• Occasionally pleural effusion can occur secondary to hernation of viscera other than the liver.
  • Obstruction of the biliary tract can cause jaundice, rupture of the biliary tract can occur uncommonly and will result in bile peritonitis and/or pleuritis.
  • Bacteria may proliferate in a herniated, traumatized and/or devitalized liver lobe, a systemic bacteremia and toxemia may occur with release of the vascular obstruction that is achieved with repositioning of the liver lobe in the abdomen although this is unusual.

Timecourse

  • Acute or chronic (patients may present within minutes after the traumatic event or many years later).

Diagnosis

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Treatment

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Outcomes

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Further Reading

Publications

Refereed papers

  • Recent references from PubMed and VetMedResource.
  • Gibson T W G et al (2005) Perioperative survial rates after surgery for diaphragmatic hernia in dogs and cats: 92 cases (1990-2002). JAVMA 227 (1), 105-109 PubMed.
  • Hyun C (2004) Radiographic diagnosis of diaphragmatic hernia: review of 60 cases in dogs and cats. J Vet Sci (2), 157-162 PubMed.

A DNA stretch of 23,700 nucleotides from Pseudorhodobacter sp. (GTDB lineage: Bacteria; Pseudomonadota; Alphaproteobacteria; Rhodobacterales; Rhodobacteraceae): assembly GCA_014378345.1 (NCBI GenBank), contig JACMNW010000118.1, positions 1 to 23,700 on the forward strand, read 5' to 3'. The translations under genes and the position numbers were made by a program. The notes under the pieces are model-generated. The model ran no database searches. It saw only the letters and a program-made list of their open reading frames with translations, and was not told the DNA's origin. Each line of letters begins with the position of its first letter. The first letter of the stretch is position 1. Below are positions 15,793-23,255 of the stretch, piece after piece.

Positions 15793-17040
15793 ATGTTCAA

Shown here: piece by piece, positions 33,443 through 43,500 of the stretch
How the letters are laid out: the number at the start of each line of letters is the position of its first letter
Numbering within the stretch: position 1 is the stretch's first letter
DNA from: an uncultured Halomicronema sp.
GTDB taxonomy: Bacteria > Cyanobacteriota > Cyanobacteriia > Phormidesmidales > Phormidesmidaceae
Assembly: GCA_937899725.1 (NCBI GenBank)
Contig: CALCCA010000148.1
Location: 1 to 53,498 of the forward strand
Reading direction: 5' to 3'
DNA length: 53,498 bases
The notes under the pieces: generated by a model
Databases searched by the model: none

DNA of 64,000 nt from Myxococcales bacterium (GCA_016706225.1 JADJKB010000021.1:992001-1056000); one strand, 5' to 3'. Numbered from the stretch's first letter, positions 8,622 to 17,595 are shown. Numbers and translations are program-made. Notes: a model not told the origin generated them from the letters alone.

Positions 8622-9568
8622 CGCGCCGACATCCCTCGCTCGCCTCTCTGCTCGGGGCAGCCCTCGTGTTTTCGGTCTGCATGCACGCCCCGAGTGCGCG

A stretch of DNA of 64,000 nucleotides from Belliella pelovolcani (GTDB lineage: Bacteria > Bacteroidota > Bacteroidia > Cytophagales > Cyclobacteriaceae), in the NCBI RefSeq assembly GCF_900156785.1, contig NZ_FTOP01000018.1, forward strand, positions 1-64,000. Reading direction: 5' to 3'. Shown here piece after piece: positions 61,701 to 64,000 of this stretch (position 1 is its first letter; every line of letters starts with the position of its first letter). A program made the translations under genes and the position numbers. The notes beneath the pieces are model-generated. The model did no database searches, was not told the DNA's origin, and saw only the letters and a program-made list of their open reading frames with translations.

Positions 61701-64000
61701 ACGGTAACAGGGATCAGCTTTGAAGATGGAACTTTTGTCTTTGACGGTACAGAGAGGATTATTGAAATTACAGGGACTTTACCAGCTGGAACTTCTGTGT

• Minihan A C et al (2004) Chronic diaphragmatic hernia in 34 dogs and 16 cats. JAAHA 40 (1) 51-63 PubMed.
  • Bellinger C R et al (1996) Outcomes of thoracic surgery in dogs and catsAust Vet J 74 (1), 25-30.
  • Valentine B A et al (1988) Canine congenital diaphragmatic hernia. J Vet Intern Med (3), 109-112 PubMed.
  • Wilson G P et al (1986) Diaphragmatic hernia in the dog and cat - a 25-year overview. Semin Vet Med Surg (Small Anim) (4), 318-326 PubMed.

Other sources of information

  • Hunt G B et al (2002) Diaphragmatic, Pericardial and Hiatal Hernia. In: Textbook of Veterinary Internal Medicine. 5th edn. Eds D Slatter, Philadelphia: W B Saunders, pp 471-487.
  • Fossum T W (2000) Pleural and extrapleural diseases. In: Textbook of Veterinary internal Medicine, 5th edn. Eds S J Ettinger & E C Feldman. Philadelphia: W B Saunders Co. pp 1098-1111.